US Unveils First Emission and Fuel Standards for Trucks, Buses

US Unveils First Emission and Fuel Standards for Trucks, Buses

The Obama administration today took the wraps off its proposed national standards to reduce greenhouse gas emissions and improve fuel efficiency for heavy duty trucks and buses -- the first measures for such vehicles in the U.S.

The proposed standards call for cuts in carbon dioxide emissions and fuel consumption for three categories of heavy trucks starting in the 2014 model year model year and running through the 2018 model year, when emissions and fuel consumption reductions are to range from 10 to 20 percent depending on the truck category and the type of fuel consumed.

U.S. Transportation Secretary Ray LaHood and U.S. Environmental Protection Agency Administrator Lisa P. Jackson introduced the proposed standards, which are subject to a 60-day public comment period, in a news conference.

The EPA and the Department of Transportation's National Highway Traffic Safety Administration estimate that implementation of the standards will reduce GHG emissions by 250 million metric tons and save 500 million barrels of oil over the lives of the vehicles produced during the first five years of the program --i.e. model years 2014 through 2018 inclusive.

The federal agencies also estimate that the program will provide $41 billion in net benefits over the lifetime of vehicles manufactured for model years 2014 to 2018. The savings were projected against potential fuel efficiency gains of 7 to 20 percent. For example, Jackson said, the operator of a semi truck could pay for technology upgrades costing $5,900 in under a year as a result of the payback created by fuel savings -- and save as much as $74,000 over the vehicle's useful life.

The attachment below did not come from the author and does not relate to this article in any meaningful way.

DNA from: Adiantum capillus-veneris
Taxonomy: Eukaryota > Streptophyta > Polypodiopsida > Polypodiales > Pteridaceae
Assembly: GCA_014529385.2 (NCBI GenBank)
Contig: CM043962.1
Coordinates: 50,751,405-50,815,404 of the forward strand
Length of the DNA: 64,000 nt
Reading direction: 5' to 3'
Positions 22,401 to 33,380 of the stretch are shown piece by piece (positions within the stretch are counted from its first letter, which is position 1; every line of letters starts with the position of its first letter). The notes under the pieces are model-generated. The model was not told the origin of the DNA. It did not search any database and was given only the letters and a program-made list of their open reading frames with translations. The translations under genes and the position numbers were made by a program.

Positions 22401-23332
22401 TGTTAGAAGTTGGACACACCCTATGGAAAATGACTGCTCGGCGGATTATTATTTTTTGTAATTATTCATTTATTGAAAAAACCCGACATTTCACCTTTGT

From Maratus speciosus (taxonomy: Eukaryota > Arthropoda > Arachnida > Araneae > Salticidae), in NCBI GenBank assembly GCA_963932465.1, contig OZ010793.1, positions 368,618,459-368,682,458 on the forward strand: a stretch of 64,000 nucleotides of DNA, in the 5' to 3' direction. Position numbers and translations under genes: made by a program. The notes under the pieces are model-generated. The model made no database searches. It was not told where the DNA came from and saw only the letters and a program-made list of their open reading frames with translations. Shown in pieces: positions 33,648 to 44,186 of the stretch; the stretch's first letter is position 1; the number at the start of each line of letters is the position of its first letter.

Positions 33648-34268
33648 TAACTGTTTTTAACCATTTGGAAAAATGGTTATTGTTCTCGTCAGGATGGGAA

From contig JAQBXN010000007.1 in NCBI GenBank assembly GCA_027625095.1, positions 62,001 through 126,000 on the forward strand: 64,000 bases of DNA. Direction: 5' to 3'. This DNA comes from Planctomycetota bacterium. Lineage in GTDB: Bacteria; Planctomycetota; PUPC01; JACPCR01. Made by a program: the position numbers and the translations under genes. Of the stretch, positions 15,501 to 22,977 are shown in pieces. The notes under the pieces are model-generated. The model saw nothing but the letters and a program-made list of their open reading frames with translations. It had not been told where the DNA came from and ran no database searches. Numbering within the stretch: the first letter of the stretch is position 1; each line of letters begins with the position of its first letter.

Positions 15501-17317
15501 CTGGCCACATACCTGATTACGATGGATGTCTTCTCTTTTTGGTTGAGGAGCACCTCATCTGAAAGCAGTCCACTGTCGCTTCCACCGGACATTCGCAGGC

The proposed standards for the three types of heavy trucks -- combination tractors, heavy-duty pickups and vans, and vocational vehicles -- were devised to target challenges that manufacturers face in each category, Jackson said.

The proposed measures for:

  • Combination tractors involve engine and vehicle standards that call for the vehicles to achieve up to a 20 percent reduction in carbon dioxide (CO2) emissions and fuel consumption by the 2018 model year.
  • Heavy-duty pickup trucks and vans involve different standards for trucks using gasoline and diesel fuel. Gas-powered vehicles are to achieve up to a 10 percent reduction in fuel consumption and diesel vehicles, a 15 percent reduction, by model year 2018. Gasoline vehicle also are to achieve a 12 percent reduction in GHG emissions, and diesel vehicles at 17 percent reduction, by model year 2018.
  • Vocational vehicles -- which include garbage, utility, delivery, dump, cement and tow trucks; transit, shuttle and school buses; emergency vehicles and more -- involve engine and vehicle standards. Vocational vehicles are to achieve up to a 10 percent reduction in fuel consumption and CO2 emissions by 2018 model year.

"This is a win-win-win for the environment, businesses and the American consumer," LaHood said of the proposed standards, adding that they help reduce the country's dependence on oil, increase climate security and improve air quality.

 

During a question-and-answer period, Jackson said the proposed standards set performance targets but do not dictate the measures for manufacturer to use in achieving the marks.

"This is not a one-size-fits-all solution," said Jackson. Manufacturers may choose to improve engines, idling, aerodynamics, tire performance, transmission; opt for after-treatment improvements; ramp up weight reduction or pursue other measures to meet the standards, she said, noting that the technology already exists to make such changes.

LaHood said his department and the EPA also received input from manufacturers, and the level of cooperation from the industry was similar to that between the DOT and the EPA. "It was total collaboration and total discussion," LaHood said. "Everybody had their opportunity to weigh in and have their say."